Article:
On the road…again!
Afghanistan to Zambia
Chronicles of a Footloose Forester
By Dick Pellek
A Quick Stroll Around Four States
It was not a stroll around the block…it was a circular promenade at the perimeters of four states. At Four Corners, the intersection point of Utah, Arizona, Colorado and New Mexico; it is possible to do a quick stroll in all four states within 30 seconds or less. The visit to Four Corners had long been on the bucket list of the Footloose Forester. Mission Accomplished!
The US Department of Interior, Bureau of Land Management completed the survey of the area in 1882 and established a marker there. Even at that time, the unique circumstances must have been a lively topic of discussion. Today, a sensationalist news magazine might entice readers with a headline story such as, “Tourist Attacks Helpless Moose at Four Corners”. Reality, however; is more interesting.
Moose defends his ground at Four Corners
The Four Corners site is a remote spot in the landscape of the Southwest that is on tribal land. The site has been improved by the cooperative participation of several Indian Nations of that region, including the Ute, the Navajo; the Hopi; the Apache; the Cheyenne; the Cherokee; and others.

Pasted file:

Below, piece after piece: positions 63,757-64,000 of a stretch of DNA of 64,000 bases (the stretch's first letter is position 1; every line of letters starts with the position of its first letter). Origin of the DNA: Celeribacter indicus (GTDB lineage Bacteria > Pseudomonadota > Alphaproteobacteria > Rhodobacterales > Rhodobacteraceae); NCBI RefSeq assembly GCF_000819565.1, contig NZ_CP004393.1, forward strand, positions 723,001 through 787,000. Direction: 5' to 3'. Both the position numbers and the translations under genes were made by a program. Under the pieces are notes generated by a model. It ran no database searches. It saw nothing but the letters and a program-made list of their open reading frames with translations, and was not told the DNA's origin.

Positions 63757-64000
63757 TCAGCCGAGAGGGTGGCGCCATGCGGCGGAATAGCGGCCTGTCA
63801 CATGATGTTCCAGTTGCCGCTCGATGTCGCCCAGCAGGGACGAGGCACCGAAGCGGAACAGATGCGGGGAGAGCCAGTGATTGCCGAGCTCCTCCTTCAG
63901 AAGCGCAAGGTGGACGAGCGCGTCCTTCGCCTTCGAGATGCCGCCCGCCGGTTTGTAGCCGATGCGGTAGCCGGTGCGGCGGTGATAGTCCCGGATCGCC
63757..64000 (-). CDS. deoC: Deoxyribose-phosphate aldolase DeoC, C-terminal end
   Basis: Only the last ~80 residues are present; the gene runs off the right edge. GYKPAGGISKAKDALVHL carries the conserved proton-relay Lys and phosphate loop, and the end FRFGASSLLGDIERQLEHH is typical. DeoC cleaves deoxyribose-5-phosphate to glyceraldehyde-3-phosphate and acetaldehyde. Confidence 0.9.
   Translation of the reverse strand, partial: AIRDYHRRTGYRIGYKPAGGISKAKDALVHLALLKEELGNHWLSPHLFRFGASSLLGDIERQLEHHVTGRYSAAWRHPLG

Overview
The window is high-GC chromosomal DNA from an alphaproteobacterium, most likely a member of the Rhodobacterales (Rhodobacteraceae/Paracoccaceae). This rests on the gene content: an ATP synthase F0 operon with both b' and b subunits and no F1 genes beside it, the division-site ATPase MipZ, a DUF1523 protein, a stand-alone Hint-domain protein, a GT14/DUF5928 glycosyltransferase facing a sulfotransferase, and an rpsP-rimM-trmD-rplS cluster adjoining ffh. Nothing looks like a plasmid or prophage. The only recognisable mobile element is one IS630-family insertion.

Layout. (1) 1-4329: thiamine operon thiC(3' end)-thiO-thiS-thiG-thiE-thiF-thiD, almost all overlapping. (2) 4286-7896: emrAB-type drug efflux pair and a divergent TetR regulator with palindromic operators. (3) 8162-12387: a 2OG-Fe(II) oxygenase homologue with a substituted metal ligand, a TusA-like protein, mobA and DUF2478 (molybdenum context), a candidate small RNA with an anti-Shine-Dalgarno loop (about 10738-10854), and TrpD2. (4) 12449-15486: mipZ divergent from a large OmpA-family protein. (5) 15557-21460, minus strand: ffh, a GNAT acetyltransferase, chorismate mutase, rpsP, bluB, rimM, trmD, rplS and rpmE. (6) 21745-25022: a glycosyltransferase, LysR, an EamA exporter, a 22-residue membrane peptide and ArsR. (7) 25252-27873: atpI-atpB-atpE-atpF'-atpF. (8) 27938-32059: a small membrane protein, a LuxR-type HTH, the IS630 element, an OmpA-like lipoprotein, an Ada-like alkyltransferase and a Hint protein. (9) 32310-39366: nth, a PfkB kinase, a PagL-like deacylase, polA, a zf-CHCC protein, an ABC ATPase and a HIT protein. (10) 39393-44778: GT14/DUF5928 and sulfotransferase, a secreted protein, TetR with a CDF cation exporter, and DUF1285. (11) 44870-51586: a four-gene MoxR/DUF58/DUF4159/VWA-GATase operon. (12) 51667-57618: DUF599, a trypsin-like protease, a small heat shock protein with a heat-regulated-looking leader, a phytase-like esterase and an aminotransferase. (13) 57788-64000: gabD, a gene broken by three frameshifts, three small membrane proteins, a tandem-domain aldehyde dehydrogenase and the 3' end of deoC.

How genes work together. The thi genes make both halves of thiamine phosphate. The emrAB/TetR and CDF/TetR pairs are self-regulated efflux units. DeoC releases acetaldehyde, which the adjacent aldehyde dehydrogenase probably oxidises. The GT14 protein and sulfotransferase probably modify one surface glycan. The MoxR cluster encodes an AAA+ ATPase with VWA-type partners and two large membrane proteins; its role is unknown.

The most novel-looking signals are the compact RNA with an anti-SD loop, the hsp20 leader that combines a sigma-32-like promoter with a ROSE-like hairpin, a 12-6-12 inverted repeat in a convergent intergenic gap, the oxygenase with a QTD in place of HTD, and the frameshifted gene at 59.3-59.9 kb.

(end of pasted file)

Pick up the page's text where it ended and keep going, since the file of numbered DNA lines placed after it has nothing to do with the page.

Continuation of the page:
Native craftsmen and artisans sell their wares on site; but many of the sellers are the artisans who themselves painted the motifs of local themes; and chipped and fashioned the stone spear points and arrowheads that are on display for sale. The Footloose Forester purchased a black obsidian arrowhead from a vendor who told him that his 12-year old son had fashioned it. It was a privilege and inspiring to shake the hand of the 12-year old Navajo boy named Sonny, who was on hand to point out the arrowheads and spear points he himself had fashioned.
An obsidian arrowhead made by a 12 year old Navajo boy
(the back-side of a New Mexico quarter is shown for size comparison)
The many Indian Nations represented at the Four Corners site also constitute the cadre of craftsmen and artisans who may be seen, on site, working with stone chipping instruments, elk hide, red willow ax handles, feathers and paints—all to create works of art that otherwise might be taken for granted. The rich colors and exquisitely fashioned baskets, beads and hand-made arrows for hunting that are created on site belie the bleak barrenness of the surrounding desert. If the land seems dry and largely featureless, the culture of its people is anything but.